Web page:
Crashcourse - Part 12

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What are daemons good for? Good question...

There is one important thing to note about daemons, they don't get turned off. This may not seem important to you right now, but believe me, it can be very useful. Objects that no longer are in touch with players are "turned off" (no heartbeat -> no reset, etc.) and eventually get swapped out to save space and cpu load. This does not happen to daemons.

Let me illustrate this with an example, some of you may or may not recognize the settings from a certain area of mine: There's a fort with some bowmen on top of the walls. These bowmen watch the surroundings of the fort for potential enemies. They also look around inside the fort to see if an intruder is attacking the fort. So, what's easier than adding this "looking around" in a load_chat() and have that load_chat run every 10 secs or so? Great idea. It's easy and it'll work just fine. NOT! Since there are no players in the same room as the bowmen, their heartbeats have been turned off! And when there's no heartbeat, there's no load_chat() either... And whoopsie, the attackers can go about their business without the fear of being hit by an arrow...

Now, you may think, what is a daemon, codewise? Actually, a daemon is basically just a functionfile (if you code them like you have learned in this course), so there's not much new to learn.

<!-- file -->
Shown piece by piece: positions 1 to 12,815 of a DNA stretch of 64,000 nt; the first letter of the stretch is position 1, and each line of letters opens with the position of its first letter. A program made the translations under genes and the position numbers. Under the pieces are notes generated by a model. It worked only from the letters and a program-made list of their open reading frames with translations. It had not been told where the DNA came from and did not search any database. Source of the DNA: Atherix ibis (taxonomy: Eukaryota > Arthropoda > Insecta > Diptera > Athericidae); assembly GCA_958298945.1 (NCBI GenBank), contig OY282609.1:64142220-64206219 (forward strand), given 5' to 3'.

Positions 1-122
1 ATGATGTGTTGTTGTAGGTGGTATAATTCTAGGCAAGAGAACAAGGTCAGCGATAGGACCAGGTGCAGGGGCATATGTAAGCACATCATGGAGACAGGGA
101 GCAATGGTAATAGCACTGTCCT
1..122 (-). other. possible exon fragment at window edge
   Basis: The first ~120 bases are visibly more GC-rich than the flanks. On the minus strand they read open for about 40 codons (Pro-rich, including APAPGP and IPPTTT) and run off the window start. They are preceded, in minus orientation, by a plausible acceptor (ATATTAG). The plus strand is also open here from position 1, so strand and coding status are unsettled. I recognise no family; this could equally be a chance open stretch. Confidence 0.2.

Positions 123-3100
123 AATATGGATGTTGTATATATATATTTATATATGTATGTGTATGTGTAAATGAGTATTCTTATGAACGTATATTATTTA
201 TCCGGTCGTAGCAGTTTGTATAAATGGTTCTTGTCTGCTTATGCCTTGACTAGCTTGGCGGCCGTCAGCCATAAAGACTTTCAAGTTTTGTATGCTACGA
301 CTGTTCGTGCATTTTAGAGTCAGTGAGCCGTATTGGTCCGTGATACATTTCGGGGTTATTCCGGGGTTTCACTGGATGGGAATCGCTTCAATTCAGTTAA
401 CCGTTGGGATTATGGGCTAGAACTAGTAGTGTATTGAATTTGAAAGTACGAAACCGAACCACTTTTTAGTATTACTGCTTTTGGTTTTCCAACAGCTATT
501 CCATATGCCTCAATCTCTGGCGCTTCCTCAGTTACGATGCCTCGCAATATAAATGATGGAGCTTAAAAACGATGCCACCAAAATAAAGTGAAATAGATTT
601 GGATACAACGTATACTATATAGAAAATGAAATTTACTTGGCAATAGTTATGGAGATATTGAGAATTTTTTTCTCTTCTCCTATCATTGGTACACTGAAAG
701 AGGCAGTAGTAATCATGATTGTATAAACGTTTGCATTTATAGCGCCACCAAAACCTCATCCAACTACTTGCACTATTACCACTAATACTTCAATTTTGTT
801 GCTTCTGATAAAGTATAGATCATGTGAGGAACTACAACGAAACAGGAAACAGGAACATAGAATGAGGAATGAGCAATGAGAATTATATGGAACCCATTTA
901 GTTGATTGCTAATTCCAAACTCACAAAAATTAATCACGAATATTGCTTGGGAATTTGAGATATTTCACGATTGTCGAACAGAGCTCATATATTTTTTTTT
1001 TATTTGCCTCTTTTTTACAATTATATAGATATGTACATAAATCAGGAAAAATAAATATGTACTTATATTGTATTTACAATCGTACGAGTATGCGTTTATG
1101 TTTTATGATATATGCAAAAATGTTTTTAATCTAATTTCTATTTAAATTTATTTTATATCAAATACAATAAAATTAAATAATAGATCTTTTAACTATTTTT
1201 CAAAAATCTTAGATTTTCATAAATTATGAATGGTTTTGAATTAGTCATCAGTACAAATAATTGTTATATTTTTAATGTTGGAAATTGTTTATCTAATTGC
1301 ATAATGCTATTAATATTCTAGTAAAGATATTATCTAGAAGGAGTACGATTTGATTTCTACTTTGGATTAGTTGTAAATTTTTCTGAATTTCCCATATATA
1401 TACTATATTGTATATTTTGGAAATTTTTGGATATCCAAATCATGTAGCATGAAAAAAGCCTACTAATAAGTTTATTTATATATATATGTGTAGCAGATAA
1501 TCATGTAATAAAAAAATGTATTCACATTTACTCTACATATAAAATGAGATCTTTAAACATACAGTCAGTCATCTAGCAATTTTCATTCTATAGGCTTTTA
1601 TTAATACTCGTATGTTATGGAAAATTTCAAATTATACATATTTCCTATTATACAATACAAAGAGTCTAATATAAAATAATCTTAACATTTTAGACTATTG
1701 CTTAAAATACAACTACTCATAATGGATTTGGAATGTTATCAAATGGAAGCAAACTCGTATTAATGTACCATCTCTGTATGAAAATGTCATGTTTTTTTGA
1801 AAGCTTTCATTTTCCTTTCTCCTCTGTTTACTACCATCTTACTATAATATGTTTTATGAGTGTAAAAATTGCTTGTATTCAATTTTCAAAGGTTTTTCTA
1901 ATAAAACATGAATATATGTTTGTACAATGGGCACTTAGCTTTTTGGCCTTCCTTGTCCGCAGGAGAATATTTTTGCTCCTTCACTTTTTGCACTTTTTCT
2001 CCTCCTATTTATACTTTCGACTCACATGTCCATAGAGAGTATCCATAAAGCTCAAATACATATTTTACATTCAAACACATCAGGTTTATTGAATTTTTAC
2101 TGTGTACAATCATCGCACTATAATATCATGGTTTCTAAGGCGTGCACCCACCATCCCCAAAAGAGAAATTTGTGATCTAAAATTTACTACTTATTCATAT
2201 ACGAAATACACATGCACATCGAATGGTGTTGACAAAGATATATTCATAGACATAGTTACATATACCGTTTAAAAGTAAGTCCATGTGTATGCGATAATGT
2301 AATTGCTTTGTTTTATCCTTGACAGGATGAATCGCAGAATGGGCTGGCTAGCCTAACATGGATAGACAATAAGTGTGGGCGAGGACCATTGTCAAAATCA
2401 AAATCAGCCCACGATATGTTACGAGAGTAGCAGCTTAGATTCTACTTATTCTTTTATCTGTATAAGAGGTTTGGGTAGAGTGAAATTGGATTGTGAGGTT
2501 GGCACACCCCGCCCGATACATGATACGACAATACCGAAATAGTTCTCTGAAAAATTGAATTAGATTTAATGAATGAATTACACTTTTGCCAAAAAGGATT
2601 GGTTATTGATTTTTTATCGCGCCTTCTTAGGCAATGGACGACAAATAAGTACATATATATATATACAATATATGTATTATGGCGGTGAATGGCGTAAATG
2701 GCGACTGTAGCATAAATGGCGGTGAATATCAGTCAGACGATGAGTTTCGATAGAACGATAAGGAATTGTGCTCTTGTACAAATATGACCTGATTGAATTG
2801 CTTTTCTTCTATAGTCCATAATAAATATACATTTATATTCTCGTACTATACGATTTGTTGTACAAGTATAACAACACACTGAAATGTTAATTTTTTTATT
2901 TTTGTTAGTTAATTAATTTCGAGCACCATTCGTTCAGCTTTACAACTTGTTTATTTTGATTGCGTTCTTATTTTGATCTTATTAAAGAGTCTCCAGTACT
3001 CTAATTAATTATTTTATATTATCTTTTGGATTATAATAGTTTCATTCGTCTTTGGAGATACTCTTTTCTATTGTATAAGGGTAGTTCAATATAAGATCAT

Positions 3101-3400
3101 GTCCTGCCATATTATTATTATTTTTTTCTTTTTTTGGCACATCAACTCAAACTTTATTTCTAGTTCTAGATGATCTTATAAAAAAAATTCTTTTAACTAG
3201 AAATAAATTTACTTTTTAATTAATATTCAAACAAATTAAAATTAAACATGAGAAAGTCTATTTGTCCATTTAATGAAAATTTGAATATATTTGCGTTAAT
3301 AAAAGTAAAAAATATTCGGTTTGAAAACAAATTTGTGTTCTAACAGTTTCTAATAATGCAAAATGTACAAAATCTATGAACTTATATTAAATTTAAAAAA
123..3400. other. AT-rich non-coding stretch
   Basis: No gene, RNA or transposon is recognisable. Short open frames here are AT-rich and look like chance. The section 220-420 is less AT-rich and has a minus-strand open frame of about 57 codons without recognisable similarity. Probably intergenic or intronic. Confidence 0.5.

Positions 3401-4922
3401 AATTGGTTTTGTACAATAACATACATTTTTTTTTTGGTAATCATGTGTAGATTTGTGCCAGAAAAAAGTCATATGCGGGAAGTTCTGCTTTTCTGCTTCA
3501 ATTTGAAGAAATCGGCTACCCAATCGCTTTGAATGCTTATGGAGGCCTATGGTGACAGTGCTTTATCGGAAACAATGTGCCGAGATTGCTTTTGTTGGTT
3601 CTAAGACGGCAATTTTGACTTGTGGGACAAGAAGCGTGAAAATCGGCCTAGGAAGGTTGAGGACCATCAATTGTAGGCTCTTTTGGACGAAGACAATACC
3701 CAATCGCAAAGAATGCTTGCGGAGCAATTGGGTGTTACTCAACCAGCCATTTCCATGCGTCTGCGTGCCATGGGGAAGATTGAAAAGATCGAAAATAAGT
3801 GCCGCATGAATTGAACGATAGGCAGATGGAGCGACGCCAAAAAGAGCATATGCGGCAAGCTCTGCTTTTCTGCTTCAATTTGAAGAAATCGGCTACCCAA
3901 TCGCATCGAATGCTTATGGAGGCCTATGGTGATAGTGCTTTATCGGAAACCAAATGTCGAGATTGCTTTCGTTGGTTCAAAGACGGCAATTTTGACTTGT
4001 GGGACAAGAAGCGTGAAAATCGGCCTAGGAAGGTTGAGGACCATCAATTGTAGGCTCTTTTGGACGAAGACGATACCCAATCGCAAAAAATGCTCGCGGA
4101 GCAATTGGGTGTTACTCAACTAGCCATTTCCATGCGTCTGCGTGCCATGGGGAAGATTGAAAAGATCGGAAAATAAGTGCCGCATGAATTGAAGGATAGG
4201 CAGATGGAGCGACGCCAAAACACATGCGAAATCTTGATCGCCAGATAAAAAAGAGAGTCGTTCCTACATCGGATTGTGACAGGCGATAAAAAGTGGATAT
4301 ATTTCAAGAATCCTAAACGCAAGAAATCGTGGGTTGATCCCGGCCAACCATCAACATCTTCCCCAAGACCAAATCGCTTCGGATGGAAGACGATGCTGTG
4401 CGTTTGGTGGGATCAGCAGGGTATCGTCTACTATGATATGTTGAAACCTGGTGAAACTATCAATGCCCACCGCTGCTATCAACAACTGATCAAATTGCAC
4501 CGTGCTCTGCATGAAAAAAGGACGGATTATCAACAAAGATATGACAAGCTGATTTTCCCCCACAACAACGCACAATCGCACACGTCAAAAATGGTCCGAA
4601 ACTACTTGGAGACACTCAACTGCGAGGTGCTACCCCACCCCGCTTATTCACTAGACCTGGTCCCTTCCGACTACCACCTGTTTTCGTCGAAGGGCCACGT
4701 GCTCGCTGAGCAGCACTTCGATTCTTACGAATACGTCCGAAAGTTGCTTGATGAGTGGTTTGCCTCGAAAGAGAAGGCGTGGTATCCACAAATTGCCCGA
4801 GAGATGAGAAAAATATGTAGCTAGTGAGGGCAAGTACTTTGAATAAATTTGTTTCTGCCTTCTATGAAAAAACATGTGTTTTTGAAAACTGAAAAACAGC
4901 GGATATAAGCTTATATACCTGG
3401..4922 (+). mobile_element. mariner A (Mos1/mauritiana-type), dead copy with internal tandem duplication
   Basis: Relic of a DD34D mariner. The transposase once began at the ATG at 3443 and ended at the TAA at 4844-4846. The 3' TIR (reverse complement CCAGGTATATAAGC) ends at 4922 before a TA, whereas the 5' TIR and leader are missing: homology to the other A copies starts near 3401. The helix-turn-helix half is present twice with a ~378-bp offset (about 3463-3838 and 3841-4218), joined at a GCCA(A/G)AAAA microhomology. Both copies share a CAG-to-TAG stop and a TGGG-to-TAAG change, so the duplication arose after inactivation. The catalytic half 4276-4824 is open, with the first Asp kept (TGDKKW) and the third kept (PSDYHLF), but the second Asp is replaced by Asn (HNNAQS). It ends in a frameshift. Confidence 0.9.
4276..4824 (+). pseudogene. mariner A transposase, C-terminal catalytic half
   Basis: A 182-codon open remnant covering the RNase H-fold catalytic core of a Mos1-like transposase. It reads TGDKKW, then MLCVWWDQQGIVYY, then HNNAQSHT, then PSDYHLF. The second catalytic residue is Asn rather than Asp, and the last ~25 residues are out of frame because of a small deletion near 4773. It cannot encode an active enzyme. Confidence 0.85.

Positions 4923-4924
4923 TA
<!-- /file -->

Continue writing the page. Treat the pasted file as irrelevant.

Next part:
What's important to note with daemons, is that you must make sure the daemon gets loaded. There are several ways of making this happen. If the daemon is only supposed to be operational when someone enters a specified area, then all you have to do, is hook the first exit into the area, and have that exit load the daemon if it's not already loaded. This may work on some areas, but what if the area has got several ways in or what if the daemon is for several smaller areas or perhaps for the whole mud? If so, you take the easy way out:

  1. You make damn sure your daemon works 100% and does what it's supposed to.
  2. You take a note of it's full pathname (not just the filename).
  3. You beg an arch, preferably a QC Arch, to include that pathname in the mud's initfile(/secure/etc/init_file).

All files in this initfile are loaded automatically upon reboot, so once your file is included into that file, you're home free... ;-)

If you ever move/rename/delete that file, remember to notify an arch about it so that he/she can fix up the initfile.

You can take a look at greeting_d.c for an example. And since you're such a coding wizkid, I won't bother telling you what it does and how it does it. ;-)

WRITTEN: 23 - Dec - 1996 - Gunner
LAST UPDATE: 28 - May - 1998 - Gunner
HTML Version: 07 - Feb - 2000 - Ghorwin

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